The Lucas Guild of Painters and Sculptors, established in 1442, was the original owner of the majority of the collection now housed inside the Royal Museum of Fine Art (Koninklijk Museum voor Schone Kunsten).
The art pieces amassed over the years came into the ownership of the Academy of Fine Arts after the guild was disbanded in 1773.
To make up for this, the collection received a sizable number of gifts from Florent van Ertborn, a former burgomaster of Antwerp, in the middle of the 19th century, primarily paintings from the 15th and 16th centuries.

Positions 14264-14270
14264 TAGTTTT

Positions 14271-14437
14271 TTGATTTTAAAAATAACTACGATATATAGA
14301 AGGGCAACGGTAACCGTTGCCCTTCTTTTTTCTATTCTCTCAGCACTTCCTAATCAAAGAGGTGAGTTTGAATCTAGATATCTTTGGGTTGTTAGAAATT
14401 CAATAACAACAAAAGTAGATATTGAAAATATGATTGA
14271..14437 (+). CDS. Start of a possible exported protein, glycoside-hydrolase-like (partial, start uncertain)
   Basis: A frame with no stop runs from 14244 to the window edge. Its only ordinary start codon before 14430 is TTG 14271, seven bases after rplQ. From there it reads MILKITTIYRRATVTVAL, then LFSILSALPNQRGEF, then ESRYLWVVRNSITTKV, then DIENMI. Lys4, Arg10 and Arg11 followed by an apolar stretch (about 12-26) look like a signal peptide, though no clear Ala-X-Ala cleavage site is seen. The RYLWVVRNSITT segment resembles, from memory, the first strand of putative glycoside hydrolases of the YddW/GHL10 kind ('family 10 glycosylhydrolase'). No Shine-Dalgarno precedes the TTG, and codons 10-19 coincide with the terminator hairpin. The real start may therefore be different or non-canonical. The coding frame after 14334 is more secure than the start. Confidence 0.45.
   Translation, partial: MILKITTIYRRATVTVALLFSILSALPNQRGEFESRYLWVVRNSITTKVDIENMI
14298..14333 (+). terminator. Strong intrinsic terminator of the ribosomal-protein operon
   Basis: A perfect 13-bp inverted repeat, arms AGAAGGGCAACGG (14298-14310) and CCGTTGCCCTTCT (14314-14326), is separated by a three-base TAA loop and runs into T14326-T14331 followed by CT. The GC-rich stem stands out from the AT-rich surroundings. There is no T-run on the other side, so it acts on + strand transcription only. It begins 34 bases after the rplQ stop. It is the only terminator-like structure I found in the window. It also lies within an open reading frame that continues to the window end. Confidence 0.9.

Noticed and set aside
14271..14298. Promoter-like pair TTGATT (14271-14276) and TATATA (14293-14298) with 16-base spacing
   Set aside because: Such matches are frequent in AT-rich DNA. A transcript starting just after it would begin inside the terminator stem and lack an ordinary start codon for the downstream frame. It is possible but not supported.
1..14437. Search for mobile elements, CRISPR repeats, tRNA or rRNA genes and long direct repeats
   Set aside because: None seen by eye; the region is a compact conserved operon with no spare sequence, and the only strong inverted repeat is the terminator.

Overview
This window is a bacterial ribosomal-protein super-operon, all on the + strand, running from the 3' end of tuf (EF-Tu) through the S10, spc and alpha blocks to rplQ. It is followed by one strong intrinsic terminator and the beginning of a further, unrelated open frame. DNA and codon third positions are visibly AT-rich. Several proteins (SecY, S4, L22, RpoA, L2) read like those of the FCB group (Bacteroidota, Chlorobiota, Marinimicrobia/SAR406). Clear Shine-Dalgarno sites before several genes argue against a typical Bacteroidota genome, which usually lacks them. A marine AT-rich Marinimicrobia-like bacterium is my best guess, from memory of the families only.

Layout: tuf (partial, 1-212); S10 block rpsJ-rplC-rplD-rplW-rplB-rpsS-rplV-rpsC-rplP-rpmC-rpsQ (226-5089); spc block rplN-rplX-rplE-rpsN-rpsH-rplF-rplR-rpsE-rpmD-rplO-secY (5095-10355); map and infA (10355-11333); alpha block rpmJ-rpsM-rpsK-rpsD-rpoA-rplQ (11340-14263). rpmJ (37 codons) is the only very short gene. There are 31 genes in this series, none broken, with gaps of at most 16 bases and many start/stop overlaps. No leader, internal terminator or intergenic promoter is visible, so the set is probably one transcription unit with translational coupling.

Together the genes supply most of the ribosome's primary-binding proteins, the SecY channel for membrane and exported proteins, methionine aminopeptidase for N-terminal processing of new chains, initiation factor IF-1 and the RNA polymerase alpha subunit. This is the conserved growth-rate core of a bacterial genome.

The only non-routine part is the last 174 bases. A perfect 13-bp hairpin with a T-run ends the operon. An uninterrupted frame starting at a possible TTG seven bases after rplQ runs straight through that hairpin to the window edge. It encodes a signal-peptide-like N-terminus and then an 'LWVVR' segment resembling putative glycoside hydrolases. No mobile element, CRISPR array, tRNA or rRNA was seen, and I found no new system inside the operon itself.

When the academy realized it didn’t have enough room for the expanded collection, it was decided to construct a new museum.
Two floors serve as home to the collection. Around 1,500 works of art from the 19th and 20th centuries are mostly on display on the ground level, giving visitors an outstanding overview of the evolution of the plastic arts in Belgium since 1830.
The majority of the more than 1,000 pieces in the Old Masters show on the first level are from the Dutch and Flemish schools.